The number of first work-based residence permit applications is projected to reach 19,000 in 2023 and 21,500 in 2024, according to the updated forecast of the Finnish Immigration Service (Migri) published on Wednesday.
Following a record number of work-based applications submitted in 2022 (20,961 in total), a slight decrease is predicted for this year.
Last year's high application volumes were due to the release of built-up demand accumulated during the coronavirus pandemic, as employment-based immigration recovered quickly once restrictions were lifted.
“Many industries and businesses are facing serious labour shortages. Meanwhile, the working-age population is shrinking. As a result, the increased need and demand for foreign labour is set to continue in the future,” said Johannes Hirvelä, Director of Development of the Finnish Immigration Service.
Last year also saw a record number of first residence permit applications submitted by students (9,855 in total). The high figure is estimated to result from students who had begun their studies remotely or deferred the start of their course due to the coronavirus pandemic moving to Finland in 2022.
While application volumes are projected to decrease slightly in 2023 and 2024, they are expected to remain at a historically high level. The agency expects to receive 8,500 applications this year, and 9,000 applications in 2024.
The number of first residence permit applications submitted by students depends on factors including the available intake for international degree programmes, the acceptance rate of admission offers, and Finland’s attractiveness as a place to live and study.
According to the forecast, 20,000–30,000 applicants for temporary protection will arrive in Finland from Ukraine this year. The number is lower than the earlier estimate of 30,000–40,000 applicants.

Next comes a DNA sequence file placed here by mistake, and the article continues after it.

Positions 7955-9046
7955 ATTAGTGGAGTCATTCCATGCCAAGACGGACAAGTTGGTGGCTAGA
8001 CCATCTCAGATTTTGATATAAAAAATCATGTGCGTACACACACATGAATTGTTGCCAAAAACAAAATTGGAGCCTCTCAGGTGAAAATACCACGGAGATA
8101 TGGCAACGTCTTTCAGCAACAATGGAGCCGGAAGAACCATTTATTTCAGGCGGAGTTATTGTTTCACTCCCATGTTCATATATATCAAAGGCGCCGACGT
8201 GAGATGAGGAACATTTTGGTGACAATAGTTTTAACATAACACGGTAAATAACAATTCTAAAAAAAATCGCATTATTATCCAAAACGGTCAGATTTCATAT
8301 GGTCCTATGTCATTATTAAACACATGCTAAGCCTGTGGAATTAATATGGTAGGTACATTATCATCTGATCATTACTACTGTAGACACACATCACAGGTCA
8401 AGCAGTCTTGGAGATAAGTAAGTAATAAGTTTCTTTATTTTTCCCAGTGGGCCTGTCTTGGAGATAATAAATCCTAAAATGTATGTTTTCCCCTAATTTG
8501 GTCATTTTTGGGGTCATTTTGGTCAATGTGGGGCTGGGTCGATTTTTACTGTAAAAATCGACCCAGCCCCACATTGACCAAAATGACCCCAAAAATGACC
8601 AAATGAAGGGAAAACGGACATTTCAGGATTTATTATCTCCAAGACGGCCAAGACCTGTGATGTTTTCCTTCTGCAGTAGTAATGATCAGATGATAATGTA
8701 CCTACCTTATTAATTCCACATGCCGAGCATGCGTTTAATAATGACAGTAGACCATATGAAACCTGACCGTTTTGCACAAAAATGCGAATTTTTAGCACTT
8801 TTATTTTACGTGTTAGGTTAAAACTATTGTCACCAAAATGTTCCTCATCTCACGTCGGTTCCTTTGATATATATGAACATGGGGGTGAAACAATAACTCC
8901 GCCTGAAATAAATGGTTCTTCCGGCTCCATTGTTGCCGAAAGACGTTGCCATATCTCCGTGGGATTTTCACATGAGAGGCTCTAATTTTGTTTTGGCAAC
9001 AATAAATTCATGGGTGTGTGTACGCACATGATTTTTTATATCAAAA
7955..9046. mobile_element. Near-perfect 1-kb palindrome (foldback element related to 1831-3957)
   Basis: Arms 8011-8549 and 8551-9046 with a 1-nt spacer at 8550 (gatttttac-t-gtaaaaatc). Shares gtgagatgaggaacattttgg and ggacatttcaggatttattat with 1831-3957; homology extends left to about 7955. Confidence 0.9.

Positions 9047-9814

The expert group decided to revise its previous forecast downward as the impact of winter on the movement of Ukrainians to EU countries was less pronounced than expected. The number of applicants for temporary protection in Finland has remained relatively stable since late 2022.
In line with the projected continuation of the migratory movement in 2024, that year is estimated to see 10,000–15,000 applicants for temporary protection arrive in Finland.
It is now expected that between 3,500 and 4,500 first-time asylum applicants will arrive in Finland per year in 2023 and 2024. These estimates are underpinned in particular by prolonged conflicts in key countries of origin such as Afghanistan, Somalia and Syria, as well as the strained refugee situation within transit countries.
There was a marked increase in the number of asylum applications submitted by Russian nationals after Russia declared a military mobilisation. Following the imposition of entry and visa restrictions in late September 2022, asylum application volumes declined rapidly and have remained low since.
“However, recent years have shown us that our operating environment can change quickly, and that asylum applications are often driven by sudden developments. It is therefore challenging to predict the evolution of application volumes, and we must be prepared for a range of scenarios,” Hirvelä said.
- Residence permit